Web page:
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Colombian peace process moves forward through challenging period: UN envoy

Xinhua | Updated: 2019-10-11 10:30

Carlos Ruiz Massieu (Front), the UN secretary-general's special representative and head of the UN Verification Mission in Colombia, attends a Security Council meeting on the situation in Colombia, at the UN headquarters in New York, on Oct 10, 2019. The top UN envoy in Colombia said Thursday that the peace process has continued to move forward through a challenging period. [Photo/Xinhua]

UNITED NATIONS - The top UN envoy in Colombia said Thursday that the peace process has continued to move forward through a challenging period.

Two years after the successful conclusion of the laying down of arms by former Revolutionary Armed Forces of Colombia (FARC) rebels, the vast majority of former fighters remain engaged and committed to the peace agreement, said Carlos Ruiz Massieu, the UN secretary-general's special representative and head of the UN Verification Mission in Colombia.

Thousands of former fighters are pursuing academic studies, receiving vocational training, participating actively in cooperatives, and are employed in activities related to the peace agreement. More than 3,500 former combatants are involved in collective and individual productive projects, ranging from agricultural ventures to clothing manufacturing to eco-tourism, he told the Security Council.

It is important to emphasize the commitment of these former combatants to the peace process given the "regrettable and unjustified" actions of a few former FARC commanders who recently announced that they have taken up arms again, said Ruiz Massieu.

"I would like to recognize the swift and categorical rejection of these actions by all sectors across the country, including the FARC political party, which has expelled those who took up arms again, and by President (Ivan) Duque."

It is now more important than ever to support the women and men who remain resolutely committed to peace and to transforming their lives and those of their families and communities, he added.

The Colombian government and FARC struck a peace deal in August 2016 after four years of negotiations in Havana, Cuba, ending a five-decade-long conflict in the country. The UN Verification Mission in Colombia, mandated by the Security Council, is tasked to verify the reintegration of former FARC fighters.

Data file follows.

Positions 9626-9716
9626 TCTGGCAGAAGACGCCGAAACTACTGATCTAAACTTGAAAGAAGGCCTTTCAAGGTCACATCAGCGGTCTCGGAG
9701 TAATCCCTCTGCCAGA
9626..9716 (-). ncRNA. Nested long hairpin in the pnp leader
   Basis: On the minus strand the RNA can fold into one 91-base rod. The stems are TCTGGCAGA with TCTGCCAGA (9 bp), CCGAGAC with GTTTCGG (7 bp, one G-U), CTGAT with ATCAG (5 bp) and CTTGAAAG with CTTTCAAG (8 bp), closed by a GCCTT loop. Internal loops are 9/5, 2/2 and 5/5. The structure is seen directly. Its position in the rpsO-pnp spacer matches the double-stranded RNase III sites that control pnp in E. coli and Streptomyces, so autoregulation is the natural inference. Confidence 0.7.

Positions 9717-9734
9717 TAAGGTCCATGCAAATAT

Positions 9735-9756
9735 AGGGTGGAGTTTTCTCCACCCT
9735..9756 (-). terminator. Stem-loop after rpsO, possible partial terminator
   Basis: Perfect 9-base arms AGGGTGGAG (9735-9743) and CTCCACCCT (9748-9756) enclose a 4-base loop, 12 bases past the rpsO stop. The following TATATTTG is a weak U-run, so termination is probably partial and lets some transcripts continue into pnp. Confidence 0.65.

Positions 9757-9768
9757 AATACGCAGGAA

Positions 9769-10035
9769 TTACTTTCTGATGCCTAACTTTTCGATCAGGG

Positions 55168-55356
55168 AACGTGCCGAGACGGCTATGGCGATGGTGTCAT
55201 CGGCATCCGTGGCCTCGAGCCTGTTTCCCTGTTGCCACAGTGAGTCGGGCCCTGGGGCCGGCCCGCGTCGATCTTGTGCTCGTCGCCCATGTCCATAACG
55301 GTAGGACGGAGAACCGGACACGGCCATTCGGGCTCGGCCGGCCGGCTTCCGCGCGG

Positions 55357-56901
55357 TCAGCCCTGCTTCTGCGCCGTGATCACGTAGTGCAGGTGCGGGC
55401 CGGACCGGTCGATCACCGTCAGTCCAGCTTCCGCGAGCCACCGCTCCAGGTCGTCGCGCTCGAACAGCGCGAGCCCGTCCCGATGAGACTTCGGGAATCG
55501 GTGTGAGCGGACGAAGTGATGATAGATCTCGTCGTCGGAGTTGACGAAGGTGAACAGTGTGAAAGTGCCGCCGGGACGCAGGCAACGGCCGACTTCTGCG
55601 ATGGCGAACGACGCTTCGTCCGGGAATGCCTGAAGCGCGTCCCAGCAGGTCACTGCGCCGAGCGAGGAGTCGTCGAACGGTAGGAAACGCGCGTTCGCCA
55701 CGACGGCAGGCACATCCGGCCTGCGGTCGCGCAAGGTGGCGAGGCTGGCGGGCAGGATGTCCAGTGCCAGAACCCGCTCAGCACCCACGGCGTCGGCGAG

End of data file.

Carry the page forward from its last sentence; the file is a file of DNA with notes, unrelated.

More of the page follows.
Ruiz Massieu voiced concern over attacks against former FARC combatants, saying that 20 of them have been killed since his last briefing to the Security Council in mid-July.

There has been some progress in the implementation of various measures announced by the government to strengthen security guarantees for former combatants and to step up investigations into these killings. But more needs to be done, in particular, to address continued budgetary shortfalls faced by the entity in charge of providing protection for former combatants, he said.

The departmental and local elections are less than three weeks away and violence against candidates is affecting political parties across the ideological spectrum, including FARC, which is participating in local elections for the first time, he said. "Protection measures for all candidates should be strengthened."

He also stressed the importance of livelihood for former combatants, either those living in designated areas or elsewhere.

He welcomed the government's decision to temporarily extend the monthly allowance, the provision of food and services, and the presence of public security forces in the designated areas for reintegration purposes.

But more than 8,000 former combatants living outside those areas have limited access to reintegration benefits and they are more vulnerable to violence and to recruitment by illegal armed groups. More should be done to support this population, said Ruiz Massieu.

The hopes of Colombians for a peaceful and prosperous future can be realized if the government, FARC, civil society as a whole and the international community work together to ensure that the letter and spirit of the peace agreement become concrete deeds and actions to improve the lives of those who have most suffered from the conflict, he said.

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